newhoggy commented Feb 20, 2017

I can see your point.

What if there was an implicit global let binding that has all the environment variables in them as strings?

For example:

{ foo = ENV.BAR
}

would imply:

let ENV = { BAR = <string-value-of-BAR> } in
{ foo = ENV.BAR
}
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Gabriel439 Feb 20, 2017

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What is the motivation for providing support for environment variables, though? The reason I ask is that any program that takes environment variables implicitly could be done by reformulating the program as a function. For example, your code could be written as:

    λ(ENV : { FOO : Text, BAR : Text })
   { foo = ENV.BAR }

... and instead of running:

$ FOO=foo BAR=bar dhall <<< './example'

... you could supply the desired variables as an ordinary function argument when invoking the expression:

$ dhall <<< './example { FOO = "foo", BAR = "bar" }'

... or if you are really constrained to obtain the values from environment variables, you could even do:

$ dhall <<< "./example { FOO = \"${FOO}\", BAR = \"${BAR}\" }"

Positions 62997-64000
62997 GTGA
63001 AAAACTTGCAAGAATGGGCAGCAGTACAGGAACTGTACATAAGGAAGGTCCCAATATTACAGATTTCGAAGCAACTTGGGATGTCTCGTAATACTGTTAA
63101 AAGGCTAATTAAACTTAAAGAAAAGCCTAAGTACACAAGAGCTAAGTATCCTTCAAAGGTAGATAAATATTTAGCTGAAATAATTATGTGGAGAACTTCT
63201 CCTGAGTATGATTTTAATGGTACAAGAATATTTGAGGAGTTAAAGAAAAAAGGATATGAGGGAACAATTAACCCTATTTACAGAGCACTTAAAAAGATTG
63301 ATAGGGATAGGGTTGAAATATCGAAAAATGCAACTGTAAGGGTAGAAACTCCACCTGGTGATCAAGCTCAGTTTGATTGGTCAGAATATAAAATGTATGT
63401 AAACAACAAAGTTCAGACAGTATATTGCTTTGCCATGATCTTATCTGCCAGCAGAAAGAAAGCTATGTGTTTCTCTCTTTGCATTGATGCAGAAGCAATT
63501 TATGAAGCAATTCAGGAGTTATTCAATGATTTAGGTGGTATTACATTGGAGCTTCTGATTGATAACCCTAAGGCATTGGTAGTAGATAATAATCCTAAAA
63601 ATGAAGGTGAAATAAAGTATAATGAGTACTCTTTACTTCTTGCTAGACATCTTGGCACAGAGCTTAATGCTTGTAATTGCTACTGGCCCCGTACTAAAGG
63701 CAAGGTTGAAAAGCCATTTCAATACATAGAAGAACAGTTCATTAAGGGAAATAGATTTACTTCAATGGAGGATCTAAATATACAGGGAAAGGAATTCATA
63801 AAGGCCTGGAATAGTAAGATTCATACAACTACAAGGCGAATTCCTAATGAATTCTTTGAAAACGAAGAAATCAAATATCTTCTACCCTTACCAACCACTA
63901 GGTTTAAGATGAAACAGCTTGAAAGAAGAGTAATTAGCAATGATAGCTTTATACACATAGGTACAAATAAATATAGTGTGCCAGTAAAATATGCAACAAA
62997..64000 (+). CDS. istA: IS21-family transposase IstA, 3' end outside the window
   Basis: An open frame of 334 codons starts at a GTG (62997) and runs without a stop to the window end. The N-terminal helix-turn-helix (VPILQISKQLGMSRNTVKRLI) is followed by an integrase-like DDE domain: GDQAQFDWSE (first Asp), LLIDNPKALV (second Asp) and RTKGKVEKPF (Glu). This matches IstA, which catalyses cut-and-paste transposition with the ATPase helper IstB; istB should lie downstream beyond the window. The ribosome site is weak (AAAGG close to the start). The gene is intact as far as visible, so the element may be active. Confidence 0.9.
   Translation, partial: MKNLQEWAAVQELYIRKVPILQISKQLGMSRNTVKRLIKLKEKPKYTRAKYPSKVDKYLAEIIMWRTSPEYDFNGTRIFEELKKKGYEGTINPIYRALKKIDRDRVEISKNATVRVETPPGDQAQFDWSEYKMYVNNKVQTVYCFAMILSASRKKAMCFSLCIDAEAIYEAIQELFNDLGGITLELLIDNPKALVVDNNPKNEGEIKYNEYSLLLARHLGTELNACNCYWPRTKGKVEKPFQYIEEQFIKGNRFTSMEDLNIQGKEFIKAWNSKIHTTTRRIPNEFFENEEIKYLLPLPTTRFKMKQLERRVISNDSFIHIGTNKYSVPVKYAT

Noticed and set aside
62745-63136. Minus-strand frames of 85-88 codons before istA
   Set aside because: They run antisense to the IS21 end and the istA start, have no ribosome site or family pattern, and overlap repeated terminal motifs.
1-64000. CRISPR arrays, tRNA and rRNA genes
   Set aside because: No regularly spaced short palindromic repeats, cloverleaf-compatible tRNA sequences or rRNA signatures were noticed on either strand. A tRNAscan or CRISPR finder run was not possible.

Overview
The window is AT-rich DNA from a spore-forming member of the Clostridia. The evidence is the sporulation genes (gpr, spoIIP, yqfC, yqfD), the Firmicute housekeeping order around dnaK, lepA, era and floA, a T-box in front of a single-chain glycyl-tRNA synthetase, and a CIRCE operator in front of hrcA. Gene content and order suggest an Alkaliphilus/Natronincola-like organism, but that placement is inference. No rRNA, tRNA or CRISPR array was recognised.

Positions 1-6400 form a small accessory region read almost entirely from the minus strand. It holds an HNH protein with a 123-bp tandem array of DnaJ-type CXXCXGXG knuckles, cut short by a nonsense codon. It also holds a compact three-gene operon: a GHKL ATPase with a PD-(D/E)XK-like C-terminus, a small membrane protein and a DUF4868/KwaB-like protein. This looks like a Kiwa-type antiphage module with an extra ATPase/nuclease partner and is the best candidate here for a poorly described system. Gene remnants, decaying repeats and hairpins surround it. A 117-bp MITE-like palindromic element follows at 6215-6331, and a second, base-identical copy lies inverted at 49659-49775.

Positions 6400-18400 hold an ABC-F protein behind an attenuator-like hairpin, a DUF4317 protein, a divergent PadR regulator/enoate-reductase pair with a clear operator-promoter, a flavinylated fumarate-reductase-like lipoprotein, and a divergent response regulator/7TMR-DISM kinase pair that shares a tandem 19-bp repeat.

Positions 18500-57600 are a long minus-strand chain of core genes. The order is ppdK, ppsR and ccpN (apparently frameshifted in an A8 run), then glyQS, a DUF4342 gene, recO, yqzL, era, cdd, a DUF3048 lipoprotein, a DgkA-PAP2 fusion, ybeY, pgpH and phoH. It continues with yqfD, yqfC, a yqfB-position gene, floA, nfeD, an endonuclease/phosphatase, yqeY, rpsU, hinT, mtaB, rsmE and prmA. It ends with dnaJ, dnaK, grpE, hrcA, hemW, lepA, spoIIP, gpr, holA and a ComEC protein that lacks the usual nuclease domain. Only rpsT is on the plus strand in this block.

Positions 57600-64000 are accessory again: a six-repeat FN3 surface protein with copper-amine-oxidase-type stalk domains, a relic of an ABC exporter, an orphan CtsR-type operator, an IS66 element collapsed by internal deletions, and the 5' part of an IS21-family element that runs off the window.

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Gabriel439 commented Feb 20, 2017

What is the motivation for providing support for environment variables, though? The reason I ask is that any program that takes environment variables implicitly could be done by reformulating the program as a function. For example, your code could be written as:

    λ(ENV : { FOO : Text, BAR : Text })
   { foo = ENV.BAR }

... and instead of running:

$ FOO=foo BAR=bar dhall <<< './example'

... you could supply the desired variables as an ordinary function argument when invoking the expression:

$ dhall <<< './example { FOO = "foo", BAR = "bar" }'

... or if you are really constrained to obtain the values from environment variables, you could even do:

$ dhall <<< "./example { FOO = \"${FOO}\", BAR = \"${BAR}\" }"
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newhoggy Feb 20, 2017

In the last case, it will mostly work except when the environment variable needs to be escaped, which is the tricky bit.

Perhaps all we need is a env-to-dhall command line tool that does all the necessary escaping?

dhall <<< "λ(ENV : $(env-to-dhall)) → { foo = ENV.BAR }"

Or:

dhall <<< "λ(ENV : $(env-to-dhall)) → ./config"

newhoggy commented Feb 20, 2017

In the last case, it will mostly work except when the environment variable needs to be escaped, which is the tricky bit.

Perhaps all we need is a env-to-dhall command line tool that does all the necessary escaping?

dhall <<< "λ(ENV : $(env-to-dhall)) → { foo = ENV.BAR }"

Or:

dhall <<< "λ(ENV : $(env-to-dhall)) → ./config"
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Gabriel439 Feb 21, 2017